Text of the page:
Sadly, we had to report that CUNIMA has ended the Archaeology Programme. Kingsley Pamanda will, with assistance of Mlambe Foundation, be the last to graduate in the programme in September this year. What follows is his story, as told by himself.
The journey to Catholic University began in August 2008 where I was meant to study Social Work from which I changed to Anthropology within the first semester of the first year. I changed to Anthropology, majoring in Archaeology, due to my passion in the reconstruction, conservation and preservation of the cultural materials of my country and world at large, which is the work done by archaeologists. However, this would have been impossible if it was not by the financial assistance from Mlambe Foundation. They really came in at a time when I needed them most and it is from their assistance that the dreams I had are now coming true. I have managed to be one of the four locally trained archaeologists of this country. Thanks to Mlambe Foundation.
It has been a wonderful experience to be trained as an archaeologist under the lecturers Justin Pargeter, Menno Welling, Leslie Zubieta, Simon Makuvaza and other lecturers from other departments from which I had complementary courses. I have been trained on Artefact
Analysis and Treatment, Rock Art Studies, African Historical Archaeology, Heritage of Malawi, Archaeology of Malawi, African Prehistory and many other courses. Such studies were complemented with field school sessions which I have participated in each and every year since the end of my first year of study. After finishing the course work, I am now doing an attachment and field work for my thesis which I am to submit by June this year. I am writing a thesis on Iron Smelting among the Nyanja of Zomba. My attachment is African Heritage -Research and Consultancy for one month.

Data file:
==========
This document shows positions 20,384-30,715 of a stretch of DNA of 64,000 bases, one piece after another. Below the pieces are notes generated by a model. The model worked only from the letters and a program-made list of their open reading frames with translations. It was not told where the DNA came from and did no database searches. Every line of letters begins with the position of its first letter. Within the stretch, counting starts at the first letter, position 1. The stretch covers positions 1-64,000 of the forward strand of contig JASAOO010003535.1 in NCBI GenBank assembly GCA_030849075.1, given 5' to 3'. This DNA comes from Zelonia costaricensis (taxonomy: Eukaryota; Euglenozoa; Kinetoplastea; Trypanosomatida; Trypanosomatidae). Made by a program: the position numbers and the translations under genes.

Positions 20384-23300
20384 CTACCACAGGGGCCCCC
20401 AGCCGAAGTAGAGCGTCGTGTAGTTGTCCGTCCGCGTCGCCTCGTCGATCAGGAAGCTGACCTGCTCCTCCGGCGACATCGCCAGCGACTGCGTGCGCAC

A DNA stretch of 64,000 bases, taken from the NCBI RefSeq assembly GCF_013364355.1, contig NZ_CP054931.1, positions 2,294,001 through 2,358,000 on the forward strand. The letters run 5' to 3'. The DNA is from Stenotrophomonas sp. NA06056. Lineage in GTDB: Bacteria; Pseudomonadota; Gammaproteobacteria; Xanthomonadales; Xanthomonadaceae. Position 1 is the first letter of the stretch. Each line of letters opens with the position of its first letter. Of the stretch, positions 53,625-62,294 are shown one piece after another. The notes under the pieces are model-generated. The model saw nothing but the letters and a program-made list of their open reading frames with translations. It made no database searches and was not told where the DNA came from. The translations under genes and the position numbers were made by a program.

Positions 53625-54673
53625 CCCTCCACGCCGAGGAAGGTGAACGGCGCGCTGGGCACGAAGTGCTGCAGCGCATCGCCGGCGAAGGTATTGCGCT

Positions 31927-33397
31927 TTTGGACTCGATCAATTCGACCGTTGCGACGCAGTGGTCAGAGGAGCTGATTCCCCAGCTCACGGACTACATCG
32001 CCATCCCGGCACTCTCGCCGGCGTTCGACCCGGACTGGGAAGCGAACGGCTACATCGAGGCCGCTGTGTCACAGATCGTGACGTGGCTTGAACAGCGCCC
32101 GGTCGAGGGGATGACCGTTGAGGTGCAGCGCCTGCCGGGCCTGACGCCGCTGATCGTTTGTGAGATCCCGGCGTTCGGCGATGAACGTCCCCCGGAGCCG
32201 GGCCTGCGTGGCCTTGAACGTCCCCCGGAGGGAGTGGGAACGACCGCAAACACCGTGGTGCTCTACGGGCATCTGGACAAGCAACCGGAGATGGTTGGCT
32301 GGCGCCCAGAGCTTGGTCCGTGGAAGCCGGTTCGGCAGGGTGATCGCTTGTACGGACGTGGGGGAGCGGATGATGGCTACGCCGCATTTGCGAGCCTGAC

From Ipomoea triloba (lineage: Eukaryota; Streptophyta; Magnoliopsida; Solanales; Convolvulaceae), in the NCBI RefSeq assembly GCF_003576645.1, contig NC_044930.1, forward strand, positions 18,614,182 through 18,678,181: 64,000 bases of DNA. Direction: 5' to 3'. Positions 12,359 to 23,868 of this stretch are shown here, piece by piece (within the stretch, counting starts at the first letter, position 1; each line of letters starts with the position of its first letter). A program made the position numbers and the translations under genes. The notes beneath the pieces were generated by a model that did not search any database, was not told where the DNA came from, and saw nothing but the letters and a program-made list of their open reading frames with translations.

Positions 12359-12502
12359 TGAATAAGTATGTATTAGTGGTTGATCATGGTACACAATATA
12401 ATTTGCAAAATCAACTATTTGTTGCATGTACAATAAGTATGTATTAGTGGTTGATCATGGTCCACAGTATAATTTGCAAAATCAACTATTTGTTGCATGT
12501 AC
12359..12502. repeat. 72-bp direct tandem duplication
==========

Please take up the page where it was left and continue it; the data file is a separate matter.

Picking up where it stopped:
I would love to have more students trained as archaeologists, however, this is impossible now due to the Catholic University’s decision to stop offering Archaeology as a degree programme. Students who had passion for archaeology have been forced to study Socio-Cultural Anthropology instead. This is a worrying situation as there are very few archaeologists in the country. This means that the big task of reconstructing the history of the country is left in the hands of few individuals and having people not properly trained as archaeologists doing the job. I hope the CUNIMA management will reconsider its decision and start offering the course as it did.
Kingsley Pamanda, fourth-year Archaeology Student at CUNIMA